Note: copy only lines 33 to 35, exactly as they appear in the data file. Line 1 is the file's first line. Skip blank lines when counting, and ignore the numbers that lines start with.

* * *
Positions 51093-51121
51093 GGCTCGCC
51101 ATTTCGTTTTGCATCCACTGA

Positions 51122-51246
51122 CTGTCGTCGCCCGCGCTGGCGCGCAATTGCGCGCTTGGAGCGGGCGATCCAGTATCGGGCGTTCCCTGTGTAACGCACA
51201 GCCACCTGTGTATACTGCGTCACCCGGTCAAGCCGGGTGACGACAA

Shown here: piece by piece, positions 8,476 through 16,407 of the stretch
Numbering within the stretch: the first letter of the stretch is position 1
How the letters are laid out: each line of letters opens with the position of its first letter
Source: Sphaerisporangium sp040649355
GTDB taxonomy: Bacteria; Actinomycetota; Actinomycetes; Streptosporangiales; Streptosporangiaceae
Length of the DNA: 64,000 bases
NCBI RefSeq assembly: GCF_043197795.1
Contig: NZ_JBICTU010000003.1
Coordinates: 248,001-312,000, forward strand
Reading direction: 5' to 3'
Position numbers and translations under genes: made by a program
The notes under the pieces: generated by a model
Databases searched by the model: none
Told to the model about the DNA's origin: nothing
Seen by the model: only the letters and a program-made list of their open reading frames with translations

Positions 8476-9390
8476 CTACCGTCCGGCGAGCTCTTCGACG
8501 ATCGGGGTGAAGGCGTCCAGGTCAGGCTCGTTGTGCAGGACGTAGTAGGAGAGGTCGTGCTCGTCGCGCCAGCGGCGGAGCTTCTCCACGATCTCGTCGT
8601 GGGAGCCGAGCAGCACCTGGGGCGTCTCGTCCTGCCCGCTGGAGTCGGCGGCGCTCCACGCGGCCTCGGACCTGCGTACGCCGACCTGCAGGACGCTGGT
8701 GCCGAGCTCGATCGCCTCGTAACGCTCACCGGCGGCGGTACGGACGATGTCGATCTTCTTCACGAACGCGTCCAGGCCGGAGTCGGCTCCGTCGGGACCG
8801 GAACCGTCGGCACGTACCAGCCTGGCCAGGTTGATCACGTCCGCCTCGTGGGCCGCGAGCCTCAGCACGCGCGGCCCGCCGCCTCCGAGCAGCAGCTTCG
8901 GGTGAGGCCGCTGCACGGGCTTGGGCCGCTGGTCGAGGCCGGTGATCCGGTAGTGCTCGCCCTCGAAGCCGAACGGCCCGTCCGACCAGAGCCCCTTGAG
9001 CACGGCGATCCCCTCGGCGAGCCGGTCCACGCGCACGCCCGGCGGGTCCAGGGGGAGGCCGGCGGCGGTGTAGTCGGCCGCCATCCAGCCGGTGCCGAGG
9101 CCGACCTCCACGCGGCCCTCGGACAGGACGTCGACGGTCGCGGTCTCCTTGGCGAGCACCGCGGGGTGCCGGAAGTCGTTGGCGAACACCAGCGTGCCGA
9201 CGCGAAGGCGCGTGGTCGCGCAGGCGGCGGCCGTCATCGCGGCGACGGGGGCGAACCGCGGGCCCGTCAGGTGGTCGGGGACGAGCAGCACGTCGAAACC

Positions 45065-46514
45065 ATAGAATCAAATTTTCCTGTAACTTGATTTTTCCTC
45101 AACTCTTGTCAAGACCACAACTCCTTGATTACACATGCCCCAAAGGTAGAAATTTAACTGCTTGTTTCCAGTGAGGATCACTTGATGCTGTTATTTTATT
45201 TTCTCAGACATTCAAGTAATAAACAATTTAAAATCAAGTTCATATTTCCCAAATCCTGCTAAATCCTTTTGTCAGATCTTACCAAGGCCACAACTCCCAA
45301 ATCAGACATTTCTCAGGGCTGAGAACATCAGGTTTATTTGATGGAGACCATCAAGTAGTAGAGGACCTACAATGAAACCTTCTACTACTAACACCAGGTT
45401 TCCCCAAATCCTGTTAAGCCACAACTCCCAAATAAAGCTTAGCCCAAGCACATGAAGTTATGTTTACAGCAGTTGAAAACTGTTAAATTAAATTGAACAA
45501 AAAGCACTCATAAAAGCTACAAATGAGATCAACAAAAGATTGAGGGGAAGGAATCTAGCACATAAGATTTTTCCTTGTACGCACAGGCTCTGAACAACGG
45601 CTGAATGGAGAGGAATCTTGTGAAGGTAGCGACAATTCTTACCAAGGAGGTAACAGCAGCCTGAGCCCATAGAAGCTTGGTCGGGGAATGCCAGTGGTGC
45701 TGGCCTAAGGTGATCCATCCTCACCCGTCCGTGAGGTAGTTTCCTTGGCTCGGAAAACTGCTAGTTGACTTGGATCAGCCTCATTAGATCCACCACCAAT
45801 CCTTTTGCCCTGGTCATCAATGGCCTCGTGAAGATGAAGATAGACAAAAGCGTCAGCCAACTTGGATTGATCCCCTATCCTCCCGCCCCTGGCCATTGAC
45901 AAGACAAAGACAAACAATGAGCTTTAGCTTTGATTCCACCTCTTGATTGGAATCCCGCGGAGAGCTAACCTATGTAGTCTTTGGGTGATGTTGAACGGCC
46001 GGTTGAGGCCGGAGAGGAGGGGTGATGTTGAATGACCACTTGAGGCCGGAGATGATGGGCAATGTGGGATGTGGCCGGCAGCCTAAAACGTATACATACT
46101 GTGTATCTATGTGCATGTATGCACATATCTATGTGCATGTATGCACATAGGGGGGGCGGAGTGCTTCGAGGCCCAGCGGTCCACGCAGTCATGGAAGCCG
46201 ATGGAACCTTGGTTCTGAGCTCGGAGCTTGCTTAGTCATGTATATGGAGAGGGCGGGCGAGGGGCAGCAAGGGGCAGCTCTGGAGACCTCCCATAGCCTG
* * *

45065 ATAGAATCAAATTTTCCTGTAACTTGATTTTTCCTC
45101 AACTCTTGTCAAGACCACAACTCCTTGATTACACATGCCCCAAAGGTAGAAATTTAACTGCTTGTTTCCAGTGAGGATCACTTGATGCTGTTATTTTATT
45201 TTCTCAGACATTCAAGTAATAAACAATTTAAAATCAAGTTCATATTTCCCAAATCCTGCTAAATCCTTTTGTCAGATCTTACCAAGGCCACAACTCCCAA